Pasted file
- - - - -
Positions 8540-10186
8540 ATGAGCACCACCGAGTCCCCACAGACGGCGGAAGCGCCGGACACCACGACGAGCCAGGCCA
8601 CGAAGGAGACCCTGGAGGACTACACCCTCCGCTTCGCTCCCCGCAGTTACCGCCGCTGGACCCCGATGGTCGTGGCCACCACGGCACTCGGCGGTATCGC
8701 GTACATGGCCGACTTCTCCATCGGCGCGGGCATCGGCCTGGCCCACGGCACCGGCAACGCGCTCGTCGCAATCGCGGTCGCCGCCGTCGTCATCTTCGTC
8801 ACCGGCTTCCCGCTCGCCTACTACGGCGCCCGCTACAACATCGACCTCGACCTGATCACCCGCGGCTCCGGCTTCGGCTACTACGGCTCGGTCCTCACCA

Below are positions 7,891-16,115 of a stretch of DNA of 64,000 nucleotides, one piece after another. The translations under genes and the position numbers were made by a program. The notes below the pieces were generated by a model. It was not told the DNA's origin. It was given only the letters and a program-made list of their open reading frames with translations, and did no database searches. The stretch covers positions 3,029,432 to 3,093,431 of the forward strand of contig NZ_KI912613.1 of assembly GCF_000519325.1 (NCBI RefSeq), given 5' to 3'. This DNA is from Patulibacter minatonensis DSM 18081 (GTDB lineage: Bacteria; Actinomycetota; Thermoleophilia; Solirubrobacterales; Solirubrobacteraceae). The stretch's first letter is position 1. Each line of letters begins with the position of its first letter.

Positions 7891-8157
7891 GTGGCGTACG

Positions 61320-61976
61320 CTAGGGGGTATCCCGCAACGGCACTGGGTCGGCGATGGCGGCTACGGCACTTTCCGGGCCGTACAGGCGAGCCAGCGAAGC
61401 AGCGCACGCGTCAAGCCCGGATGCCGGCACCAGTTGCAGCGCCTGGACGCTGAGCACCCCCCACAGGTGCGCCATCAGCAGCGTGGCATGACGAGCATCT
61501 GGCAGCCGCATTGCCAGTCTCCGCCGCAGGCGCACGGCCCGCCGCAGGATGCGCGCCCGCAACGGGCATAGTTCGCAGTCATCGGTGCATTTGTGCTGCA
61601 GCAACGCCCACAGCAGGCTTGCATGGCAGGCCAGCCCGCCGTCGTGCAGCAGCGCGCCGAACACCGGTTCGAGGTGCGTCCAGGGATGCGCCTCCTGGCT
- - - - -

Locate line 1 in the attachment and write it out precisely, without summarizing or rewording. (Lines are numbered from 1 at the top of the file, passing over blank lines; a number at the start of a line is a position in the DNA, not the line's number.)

Positions 8540-10186